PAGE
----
“What do you think?” For most students, there is no question more enervating than this one. In reality, Fernando is thinking about Natalia’s rear end, Leticia is thinking about red shoes, and Amelia is wondering if her hair should really be so pink. The teacher is referring to the North Pole, to a week in the desert, to a flight to outer space. “What do you think?” Think what?!
Let’s get more specific. Look at the paragraph on page 94. “Most people start a diet on the first day of the week.” So, asks the teacher, on what day did Mary probably start her weight-loss program? Monday, teacher. Great! Is that enough thinking for the day? How many minutes are left in this class, anyway…..
Is it hot or cold in the Amazon? Hot, teacher. Is Florida north of the equator; yes or no? Yes, teacher. What do you think about the architecture in Brasilia? Think what?
Questions that are too broad or too narrow are really a dead-end with regard to inducing extensive thinking or communicating. “Thinking” is usually best fueled by substance, in the form of reasoning, figuring out, relating to experience. For example, among the classes which are a requirement for people wanting to obtain a driver’s license, there is one session devoted to small-group discussion of contentious traffic situations described by the teacher on printed handouts. In this case, “what do you think” sparks a heated exchange between persons who have experience these or similar situations, who know others who also have, whose speculations and opinions are percolating with reciprocal mental energy in the buildup of accelerating reactions among the participants. This is thinking.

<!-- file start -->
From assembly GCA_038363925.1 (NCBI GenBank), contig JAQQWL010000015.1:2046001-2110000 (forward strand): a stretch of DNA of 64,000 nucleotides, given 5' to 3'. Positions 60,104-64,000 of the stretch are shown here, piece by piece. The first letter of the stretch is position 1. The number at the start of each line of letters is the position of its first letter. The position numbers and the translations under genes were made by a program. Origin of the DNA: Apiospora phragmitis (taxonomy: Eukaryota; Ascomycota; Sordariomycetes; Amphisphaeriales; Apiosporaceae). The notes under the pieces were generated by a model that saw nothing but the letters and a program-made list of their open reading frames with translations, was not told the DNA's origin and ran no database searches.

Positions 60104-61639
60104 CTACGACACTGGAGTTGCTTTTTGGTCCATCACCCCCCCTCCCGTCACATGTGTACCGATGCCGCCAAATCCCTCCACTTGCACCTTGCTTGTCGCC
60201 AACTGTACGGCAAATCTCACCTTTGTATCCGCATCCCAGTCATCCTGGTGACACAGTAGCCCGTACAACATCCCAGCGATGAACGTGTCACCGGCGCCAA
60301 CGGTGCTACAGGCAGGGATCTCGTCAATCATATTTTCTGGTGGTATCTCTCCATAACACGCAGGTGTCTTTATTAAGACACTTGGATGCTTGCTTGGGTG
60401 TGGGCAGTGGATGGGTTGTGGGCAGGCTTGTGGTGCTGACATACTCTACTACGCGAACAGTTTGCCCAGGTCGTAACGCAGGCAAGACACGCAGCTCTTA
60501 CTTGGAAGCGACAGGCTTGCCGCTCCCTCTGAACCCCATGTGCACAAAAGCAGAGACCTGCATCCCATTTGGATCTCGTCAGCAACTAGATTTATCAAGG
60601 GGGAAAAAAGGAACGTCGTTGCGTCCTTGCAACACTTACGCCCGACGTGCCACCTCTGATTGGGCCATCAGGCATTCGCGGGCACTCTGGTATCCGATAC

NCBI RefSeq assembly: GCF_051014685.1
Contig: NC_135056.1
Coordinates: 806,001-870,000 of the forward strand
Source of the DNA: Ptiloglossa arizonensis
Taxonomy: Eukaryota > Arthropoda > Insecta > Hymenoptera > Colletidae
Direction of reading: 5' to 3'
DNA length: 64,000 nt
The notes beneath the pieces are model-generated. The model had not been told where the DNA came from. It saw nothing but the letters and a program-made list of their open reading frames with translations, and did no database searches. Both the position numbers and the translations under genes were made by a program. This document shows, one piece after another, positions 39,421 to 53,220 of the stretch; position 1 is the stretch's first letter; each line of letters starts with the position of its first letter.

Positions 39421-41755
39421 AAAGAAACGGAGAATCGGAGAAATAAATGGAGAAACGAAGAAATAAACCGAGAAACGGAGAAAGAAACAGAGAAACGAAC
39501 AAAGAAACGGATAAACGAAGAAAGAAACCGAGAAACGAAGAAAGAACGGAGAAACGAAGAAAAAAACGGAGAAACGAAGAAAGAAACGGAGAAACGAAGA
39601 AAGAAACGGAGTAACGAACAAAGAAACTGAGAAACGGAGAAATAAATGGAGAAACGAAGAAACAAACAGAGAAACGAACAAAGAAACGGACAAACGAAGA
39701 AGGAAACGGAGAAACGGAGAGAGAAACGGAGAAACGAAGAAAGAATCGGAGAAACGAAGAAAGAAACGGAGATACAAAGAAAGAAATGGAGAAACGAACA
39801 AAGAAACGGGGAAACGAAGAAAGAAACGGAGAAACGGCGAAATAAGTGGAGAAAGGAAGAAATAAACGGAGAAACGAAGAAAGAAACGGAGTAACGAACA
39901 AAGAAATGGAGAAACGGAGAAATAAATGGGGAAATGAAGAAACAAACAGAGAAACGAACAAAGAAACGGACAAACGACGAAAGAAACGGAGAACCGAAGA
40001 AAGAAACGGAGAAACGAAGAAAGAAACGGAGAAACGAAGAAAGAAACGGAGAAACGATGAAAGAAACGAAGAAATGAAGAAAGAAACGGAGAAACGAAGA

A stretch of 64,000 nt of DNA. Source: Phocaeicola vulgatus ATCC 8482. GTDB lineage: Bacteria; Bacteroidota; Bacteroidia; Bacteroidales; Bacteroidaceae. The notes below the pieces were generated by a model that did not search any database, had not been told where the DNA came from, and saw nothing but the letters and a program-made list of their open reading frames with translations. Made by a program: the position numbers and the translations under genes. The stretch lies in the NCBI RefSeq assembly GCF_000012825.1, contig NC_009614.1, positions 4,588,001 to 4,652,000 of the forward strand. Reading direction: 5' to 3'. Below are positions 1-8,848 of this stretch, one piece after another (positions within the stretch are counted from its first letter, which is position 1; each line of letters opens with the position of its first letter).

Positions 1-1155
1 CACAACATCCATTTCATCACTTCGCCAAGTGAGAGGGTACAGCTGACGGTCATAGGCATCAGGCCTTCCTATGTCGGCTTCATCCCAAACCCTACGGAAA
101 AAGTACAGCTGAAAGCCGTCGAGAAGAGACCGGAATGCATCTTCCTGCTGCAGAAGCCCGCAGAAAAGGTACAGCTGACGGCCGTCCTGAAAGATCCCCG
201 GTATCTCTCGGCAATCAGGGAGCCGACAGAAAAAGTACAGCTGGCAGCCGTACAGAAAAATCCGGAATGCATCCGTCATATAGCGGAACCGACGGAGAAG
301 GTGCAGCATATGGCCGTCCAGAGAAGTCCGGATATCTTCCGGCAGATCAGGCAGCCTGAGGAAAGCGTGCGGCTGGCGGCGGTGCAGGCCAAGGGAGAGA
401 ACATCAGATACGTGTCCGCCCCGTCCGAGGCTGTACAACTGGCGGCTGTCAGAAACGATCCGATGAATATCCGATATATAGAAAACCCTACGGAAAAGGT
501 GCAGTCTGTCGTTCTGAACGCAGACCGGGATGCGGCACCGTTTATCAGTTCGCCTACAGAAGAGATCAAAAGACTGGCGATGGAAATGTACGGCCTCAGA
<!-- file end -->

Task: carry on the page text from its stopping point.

Yes/No questions, queries which ask for a fact or statistic, all have their place in classroom work, in the daily constructs of communication. But they do not usually result in the extent or complexity of thought – hopefully, expression – which the teacher has in mind when he envisions students in the process of interested reaction to stimulation of thought. Some questions inspire furtive, repeated attention to the movement of the minute hand on the clock on the wall. On the other hand, effective thought-provoking strategies can open up fields of mental/verbal exploration that will result in looks of surprise and slight frustration when the bell rings. Already, teacher?